Karnataka CM H D Kumaraswamy
The #HumFitTohIndiaFit fitness challenge took an interesting turn on Wednesday when Prime Minister Narendra Modi tossed the challenge at Karnataka Chief Minister H D Kumaraswamy. This comes barely a month after Kumaraswamy-led Janata Dal (Secular) formed an alliance with the Congress in Karnataka. Kumaraswamy replied that he was “more concerned about the development fitness” of the state. Considering Kumaraswamy has had a bypass surgery, his party felt that the PM was mocking their leader. JD(S) National General Secretary Danish Ali said: “If physical fitness is the sole concern, then we should have ‘pehelwans’ (wrestlers) or bouncers as prime ministers and chief ministers. People elect a prime minister or chief minister to govern. The focus should be on the well-being of the development of the state and the country.”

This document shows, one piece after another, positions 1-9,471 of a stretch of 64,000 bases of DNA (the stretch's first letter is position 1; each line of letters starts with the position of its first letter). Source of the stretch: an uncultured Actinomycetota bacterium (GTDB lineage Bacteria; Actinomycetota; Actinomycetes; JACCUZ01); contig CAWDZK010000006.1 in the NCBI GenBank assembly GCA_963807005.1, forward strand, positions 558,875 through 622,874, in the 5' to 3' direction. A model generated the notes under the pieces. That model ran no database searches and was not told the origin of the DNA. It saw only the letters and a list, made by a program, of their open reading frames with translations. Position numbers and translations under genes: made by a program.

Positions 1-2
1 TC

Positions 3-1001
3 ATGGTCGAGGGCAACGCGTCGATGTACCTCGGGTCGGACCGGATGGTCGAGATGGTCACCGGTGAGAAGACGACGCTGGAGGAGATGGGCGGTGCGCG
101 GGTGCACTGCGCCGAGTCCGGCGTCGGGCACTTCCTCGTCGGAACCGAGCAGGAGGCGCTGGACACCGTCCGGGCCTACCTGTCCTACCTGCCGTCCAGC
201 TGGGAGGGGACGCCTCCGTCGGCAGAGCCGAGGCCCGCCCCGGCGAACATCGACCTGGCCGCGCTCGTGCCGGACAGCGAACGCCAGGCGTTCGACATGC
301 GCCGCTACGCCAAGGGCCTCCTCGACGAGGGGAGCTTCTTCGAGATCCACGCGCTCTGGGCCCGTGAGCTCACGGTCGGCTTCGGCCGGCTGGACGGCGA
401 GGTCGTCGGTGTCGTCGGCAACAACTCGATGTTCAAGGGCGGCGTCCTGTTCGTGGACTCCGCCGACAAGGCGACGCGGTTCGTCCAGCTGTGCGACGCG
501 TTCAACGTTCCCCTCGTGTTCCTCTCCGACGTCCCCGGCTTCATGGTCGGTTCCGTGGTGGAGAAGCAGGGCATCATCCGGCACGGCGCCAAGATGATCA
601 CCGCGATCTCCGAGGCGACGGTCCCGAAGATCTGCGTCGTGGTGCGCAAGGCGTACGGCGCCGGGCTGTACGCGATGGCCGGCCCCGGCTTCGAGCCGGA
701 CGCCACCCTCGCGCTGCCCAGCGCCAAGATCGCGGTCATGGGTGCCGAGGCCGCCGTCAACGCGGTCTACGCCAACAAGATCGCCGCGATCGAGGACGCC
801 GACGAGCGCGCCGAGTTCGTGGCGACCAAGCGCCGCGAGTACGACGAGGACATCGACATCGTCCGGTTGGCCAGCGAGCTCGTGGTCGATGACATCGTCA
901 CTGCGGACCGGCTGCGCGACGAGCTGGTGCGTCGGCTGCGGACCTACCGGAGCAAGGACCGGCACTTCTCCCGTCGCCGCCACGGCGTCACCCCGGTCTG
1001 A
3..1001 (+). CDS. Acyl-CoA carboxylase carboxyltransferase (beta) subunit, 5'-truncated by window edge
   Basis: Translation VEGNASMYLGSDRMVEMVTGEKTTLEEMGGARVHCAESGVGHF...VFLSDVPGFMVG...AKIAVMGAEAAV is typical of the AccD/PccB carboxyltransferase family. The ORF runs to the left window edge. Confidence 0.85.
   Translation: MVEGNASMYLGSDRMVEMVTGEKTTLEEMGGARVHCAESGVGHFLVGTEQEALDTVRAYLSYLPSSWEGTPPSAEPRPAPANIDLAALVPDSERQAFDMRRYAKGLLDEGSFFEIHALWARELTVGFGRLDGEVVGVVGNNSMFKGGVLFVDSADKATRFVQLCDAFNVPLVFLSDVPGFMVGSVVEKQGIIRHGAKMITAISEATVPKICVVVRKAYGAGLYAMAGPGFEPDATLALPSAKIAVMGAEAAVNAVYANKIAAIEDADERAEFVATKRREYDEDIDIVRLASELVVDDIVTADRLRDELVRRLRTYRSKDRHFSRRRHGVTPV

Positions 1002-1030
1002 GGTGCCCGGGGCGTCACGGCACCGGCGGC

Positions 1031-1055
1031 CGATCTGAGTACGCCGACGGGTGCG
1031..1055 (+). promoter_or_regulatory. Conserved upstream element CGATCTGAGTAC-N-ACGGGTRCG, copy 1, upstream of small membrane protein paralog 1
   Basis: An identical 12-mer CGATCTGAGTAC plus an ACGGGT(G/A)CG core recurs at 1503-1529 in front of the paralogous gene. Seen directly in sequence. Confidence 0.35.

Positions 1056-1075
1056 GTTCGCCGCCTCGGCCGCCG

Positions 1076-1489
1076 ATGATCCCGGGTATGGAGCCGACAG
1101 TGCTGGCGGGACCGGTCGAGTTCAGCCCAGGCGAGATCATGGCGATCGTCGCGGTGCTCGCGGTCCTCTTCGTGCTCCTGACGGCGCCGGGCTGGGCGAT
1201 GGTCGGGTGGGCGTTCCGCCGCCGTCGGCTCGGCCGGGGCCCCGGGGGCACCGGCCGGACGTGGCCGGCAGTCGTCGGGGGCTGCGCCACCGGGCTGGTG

South Mumbai residents are having sleepless nights, thanks to construction work carried out by the Mumbai Metro Rail Corporation. Even though it remains a suspense as to when the Mumbai Monorail, which has been delayed by several years, will start in Mumbai, the corporation has already sought permission from Bombay High Court to start excavation work at night. A previous order issued by the HC did not permit construction work at night. However, with an eye on elections, it seems the government wants to show action on the ground and work even during the night. That it is not pleasing the residents — who expect a peaceful sleep — is a different tale.
Change is in the air. After Mughal Sarai railway station was renamed after Deen Dayal Upadhyay, a junior minister of state sent a letter to Railway Minister Piyush Goyal suggesting that the name of Jawai Bandh station in Rajasthan be changed to Sumerpur. Meanwhile, name changing hasn’t been limited to railway stations alone. It has now extended to publications as well. The Ministry of Information and Broadcasting is mulling change of names of some of its publications that are used by civil services aspirants for competitive exams. Sources say the idea for revamping the publications was floated when Smriti Irani
was the I&B minister.